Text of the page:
My Croatian Stuffed Peppers Recipe (Punjene Paprike)

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Post author SJ

Written by our local expert SJ

Sarah-Jane has lived in Croatia for 10+ years. SJ, as she is known, has been traveling the Balkans & beyond since 2000. She now shares her passion for traveling with her husband & kids.

Looking for a tasty stuffed peppers recipe? Stop looking; you’ve found a simple & traditional Croatian recipe known in Croatia as punjene paprike.

stuffed peppers croatan cooking
Stuffed Peppers

Get stuffed… whoops, I mean, get stuffing. There are loads of stuffed vegetables that you’ll see dished up here in Croatia and around the Balkans. Today, you’re being served stuffed peppers or stuffed capsicums for my Aussie readers.

Stuffed peppers are called punjene paprike in Croatian.

Stuffed Peppers are a hearty dish of mincemeat & rice. Typically served with mashed potato or sometimes rice.

You’ll find stuffed peppers on offer in Croatia as soon as the peppers are ripe.

In our case, the vegetable garden politely made some available for picking in early July.

Every Croatian I know has their variation of this recipe, and they, of course, all claim that their way is the best way to make them. Also, in my years of being in a Croat family, I have noticed that people have different ways of eating them. Here are the three ways that I have identified.

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Scoop out the stuffing & leave behind the pepper. This, to me, is such a waste as the pepper becomes so soft and sweet during the cooking process.


You can slice the pepper into sections as I do, taking turns to add some mashed potato and sauce with each mouthful.


The most popular way I have seen stuffed peppers eaten is to mash the entire plate, peppers, potatoes, sauce, and all into a mushy mess. This way, you can shovel the contents more quickly into your mouth.

Have I missed a way to eat them? Let me know in the comments section below. 

expat cooking stuffed peppers

I first made stuffed peppers after my Mother-in-Law gave me a cookbook of Croatian Cooking for Christmas, and over the years, I have added to and changed up the recipe to my taste.

If You’re Going To Make Them, Here Are Some Tips In Advance From My Kitchen To Yours

  • Eating these are even better after a few hours or even the next day. I suggest you make these up on a Sunday & then you can enjoy them after a hard day at the office.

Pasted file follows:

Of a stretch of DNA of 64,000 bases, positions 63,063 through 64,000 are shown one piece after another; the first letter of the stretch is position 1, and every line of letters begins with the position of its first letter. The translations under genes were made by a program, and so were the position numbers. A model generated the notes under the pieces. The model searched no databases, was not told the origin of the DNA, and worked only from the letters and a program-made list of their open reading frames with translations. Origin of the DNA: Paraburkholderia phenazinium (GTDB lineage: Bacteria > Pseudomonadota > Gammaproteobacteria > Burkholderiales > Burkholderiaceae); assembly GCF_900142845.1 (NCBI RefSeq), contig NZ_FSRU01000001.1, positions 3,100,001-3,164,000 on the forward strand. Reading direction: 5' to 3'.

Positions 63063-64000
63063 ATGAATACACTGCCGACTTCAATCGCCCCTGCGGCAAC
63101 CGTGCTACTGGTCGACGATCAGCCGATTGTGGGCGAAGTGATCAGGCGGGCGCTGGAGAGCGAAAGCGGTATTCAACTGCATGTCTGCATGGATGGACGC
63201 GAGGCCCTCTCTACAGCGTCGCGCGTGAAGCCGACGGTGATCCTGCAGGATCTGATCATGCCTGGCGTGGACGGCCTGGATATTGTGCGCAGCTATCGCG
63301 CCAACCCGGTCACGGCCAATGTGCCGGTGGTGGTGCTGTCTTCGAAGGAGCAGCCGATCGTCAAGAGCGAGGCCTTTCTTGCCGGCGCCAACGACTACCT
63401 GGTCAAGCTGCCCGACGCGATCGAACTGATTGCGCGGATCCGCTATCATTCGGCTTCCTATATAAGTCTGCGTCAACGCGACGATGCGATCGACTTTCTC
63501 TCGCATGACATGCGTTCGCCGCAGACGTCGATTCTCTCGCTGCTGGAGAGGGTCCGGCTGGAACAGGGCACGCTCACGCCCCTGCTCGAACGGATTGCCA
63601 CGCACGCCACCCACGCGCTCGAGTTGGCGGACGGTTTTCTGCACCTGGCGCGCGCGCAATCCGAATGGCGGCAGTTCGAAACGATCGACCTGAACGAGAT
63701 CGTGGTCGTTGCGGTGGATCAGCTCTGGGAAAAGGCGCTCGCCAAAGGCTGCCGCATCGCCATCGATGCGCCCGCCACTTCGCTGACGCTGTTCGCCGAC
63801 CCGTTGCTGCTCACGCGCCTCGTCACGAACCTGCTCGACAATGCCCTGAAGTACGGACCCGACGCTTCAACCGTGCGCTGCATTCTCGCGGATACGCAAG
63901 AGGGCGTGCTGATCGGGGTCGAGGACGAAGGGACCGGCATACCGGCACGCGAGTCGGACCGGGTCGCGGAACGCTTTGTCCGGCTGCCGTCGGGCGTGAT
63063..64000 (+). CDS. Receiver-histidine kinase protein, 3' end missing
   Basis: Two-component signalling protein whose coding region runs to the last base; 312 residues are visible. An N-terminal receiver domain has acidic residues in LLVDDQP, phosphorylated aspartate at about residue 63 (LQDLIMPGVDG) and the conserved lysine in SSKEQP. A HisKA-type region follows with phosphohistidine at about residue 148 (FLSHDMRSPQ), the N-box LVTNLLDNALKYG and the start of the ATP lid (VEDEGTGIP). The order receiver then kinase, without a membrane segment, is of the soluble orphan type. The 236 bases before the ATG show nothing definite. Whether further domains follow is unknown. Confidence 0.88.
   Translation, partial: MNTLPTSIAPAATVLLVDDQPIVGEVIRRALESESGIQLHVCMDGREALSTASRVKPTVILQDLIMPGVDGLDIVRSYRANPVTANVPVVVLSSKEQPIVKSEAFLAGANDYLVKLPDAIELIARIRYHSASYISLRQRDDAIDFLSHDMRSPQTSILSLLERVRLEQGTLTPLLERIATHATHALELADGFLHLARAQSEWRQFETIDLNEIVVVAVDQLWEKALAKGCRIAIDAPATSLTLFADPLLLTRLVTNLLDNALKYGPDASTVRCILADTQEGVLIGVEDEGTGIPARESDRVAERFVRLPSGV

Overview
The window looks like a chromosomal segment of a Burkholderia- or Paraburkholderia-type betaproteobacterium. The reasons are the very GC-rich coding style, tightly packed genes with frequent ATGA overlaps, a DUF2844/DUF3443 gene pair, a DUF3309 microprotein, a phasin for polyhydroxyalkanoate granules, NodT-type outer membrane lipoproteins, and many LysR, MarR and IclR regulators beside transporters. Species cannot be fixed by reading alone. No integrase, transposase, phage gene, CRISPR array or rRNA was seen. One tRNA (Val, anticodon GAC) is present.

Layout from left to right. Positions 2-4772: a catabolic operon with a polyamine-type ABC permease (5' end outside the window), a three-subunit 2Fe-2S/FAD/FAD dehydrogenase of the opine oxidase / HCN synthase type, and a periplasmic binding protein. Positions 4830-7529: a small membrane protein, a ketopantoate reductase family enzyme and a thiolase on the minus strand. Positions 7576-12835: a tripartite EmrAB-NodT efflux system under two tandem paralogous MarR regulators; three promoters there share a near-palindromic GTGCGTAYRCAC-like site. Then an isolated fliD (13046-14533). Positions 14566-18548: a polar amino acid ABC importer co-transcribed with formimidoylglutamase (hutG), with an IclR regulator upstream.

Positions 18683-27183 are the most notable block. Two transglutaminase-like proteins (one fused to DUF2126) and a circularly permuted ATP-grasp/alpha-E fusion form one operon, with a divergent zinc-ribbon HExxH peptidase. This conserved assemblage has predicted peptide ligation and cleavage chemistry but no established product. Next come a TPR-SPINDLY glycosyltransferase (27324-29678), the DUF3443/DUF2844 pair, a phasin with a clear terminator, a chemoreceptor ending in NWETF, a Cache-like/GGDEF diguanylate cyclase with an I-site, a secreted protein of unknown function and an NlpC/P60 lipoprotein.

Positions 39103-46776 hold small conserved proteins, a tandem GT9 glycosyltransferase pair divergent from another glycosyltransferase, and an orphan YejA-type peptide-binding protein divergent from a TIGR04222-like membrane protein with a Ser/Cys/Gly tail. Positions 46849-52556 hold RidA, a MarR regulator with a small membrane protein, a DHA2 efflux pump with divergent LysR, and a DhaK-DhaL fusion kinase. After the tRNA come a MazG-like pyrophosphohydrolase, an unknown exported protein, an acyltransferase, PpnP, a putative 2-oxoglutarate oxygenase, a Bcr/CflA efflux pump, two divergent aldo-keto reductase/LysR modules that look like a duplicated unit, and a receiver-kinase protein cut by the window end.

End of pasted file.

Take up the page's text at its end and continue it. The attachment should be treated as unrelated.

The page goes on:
• If you’re like me and love the flavor of smoked bones, throw some into the pot when you pour in the sauce.
  • Ask your butcher to mince your meat for you freshly – you’ll taste the difference.
  • Use a mix of yellow, red, or green capsicums. It always looks so lovely to see the different colors on the plate.
  • Dig out from the back of your cupboard the largest saucepan you can find. If you don’t have one, I suggest you borrow one from your neighbor. In return, offer them a pepper & you’ll be friends for life. The wider the pot, the better. That way, you won’t need to pile them on top of one another, and they’ll be less likely to split and break.

Here Is My Recipe

Kosovo Food_stuffed peppers

Croatian Stuffed Peppers Recipe (Punjene Paprike)

Looking for a tasty stuffed peppers recipe? Stop looking, you've found a simple & traditional Croatian recipe, known in Croatia as punjene paprike.


The Peppers & Stuffing

  • 8-10 medium-sized peppers (I use all colors, though many say red are best)
  • 1 kg of minced meat. I prefer 1/2 veal and 1/2 beef (2.2lbs)
  • Pinch of salt
  • Cracked pepper, to taste
  • 1 tablespoon of smoked ground paprika
  • 1 tablespoon of hot ground paprika (optional)
  • 1 tablespoon of mixed dried herbs (optional)
  • 1 cup of uncooked rice
  • 1 egg
  • 2 tablespoons of soda water or a pinch of bicarbonate soda
  • 2 large cloves of chopped fresh garlic
  • 1/2 cup of freshly chopped parsley